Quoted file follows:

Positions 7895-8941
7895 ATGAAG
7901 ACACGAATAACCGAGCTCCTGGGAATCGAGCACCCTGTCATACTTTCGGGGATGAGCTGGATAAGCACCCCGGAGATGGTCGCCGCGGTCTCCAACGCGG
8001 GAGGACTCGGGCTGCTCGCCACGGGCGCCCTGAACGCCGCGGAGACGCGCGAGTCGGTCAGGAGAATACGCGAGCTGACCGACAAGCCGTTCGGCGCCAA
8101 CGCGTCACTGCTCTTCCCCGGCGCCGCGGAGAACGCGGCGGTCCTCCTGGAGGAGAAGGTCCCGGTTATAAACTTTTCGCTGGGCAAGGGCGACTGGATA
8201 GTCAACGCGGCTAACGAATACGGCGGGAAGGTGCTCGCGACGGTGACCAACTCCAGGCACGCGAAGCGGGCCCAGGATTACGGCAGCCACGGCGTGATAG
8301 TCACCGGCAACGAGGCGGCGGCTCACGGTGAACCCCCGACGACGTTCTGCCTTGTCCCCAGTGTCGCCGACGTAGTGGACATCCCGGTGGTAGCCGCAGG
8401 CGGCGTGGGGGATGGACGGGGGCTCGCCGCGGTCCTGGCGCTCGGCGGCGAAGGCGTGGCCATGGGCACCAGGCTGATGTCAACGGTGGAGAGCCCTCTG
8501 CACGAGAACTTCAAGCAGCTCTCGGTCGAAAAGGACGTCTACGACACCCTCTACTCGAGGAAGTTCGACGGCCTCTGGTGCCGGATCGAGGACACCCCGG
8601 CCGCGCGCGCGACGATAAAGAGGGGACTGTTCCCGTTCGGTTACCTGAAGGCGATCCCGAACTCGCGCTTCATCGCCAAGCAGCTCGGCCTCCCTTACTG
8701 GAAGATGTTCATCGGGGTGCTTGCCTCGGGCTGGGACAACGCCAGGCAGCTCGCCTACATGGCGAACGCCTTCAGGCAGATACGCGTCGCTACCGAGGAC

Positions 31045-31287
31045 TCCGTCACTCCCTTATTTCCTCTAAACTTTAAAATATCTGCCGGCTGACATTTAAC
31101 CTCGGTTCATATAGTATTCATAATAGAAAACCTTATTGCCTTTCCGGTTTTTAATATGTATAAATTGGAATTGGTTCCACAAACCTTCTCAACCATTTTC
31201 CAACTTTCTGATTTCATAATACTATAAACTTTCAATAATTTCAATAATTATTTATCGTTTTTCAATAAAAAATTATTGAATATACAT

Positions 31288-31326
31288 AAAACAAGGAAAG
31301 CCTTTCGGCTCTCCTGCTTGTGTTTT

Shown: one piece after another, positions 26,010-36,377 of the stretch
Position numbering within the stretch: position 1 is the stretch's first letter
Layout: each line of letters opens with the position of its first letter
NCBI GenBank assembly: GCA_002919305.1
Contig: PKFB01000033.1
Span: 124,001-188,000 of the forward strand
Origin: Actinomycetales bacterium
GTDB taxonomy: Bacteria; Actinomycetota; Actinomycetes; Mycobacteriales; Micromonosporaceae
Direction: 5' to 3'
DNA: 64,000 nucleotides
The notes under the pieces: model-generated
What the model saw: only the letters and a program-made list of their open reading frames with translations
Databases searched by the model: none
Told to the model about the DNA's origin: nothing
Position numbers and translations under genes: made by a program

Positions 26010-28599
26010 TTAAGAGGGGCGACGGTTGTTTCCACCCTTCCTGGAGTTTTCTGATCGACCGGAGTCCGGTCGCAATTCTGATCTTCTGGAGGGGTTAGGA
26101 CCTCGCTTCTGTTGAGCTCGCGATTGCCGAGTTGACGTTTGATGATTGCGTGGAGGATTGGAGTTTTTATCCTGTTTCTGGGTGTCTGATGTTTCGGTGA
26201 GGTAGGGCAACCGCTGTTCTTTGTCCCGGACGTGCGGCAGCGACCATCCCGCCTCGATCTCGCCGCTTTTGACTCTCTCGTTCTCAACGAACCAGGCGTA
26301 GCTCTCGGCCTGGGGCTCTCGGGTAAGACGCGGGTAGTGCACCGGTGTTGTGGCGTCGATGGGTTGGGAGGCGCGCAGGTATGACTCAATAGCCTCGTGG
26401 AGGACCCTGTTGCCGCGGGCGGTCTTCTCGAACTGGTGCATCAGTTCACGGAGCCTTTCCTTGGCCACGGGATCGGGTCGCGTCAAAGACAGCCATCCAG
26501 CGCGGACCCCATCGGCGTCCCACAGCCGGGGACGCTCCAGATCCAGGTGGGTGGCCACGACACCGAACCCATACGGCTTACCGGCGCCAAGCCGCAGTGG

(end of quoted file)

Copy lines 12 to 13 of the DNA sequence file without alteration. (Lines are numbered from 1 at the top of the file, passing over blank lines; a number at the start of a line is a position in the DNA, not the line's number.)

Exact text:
Positions 31045-31287
31045 TCCGTCACTCCCTTATTTCCTCTAAACTTTAAAATATCTGCCGGCTGACATTTAAC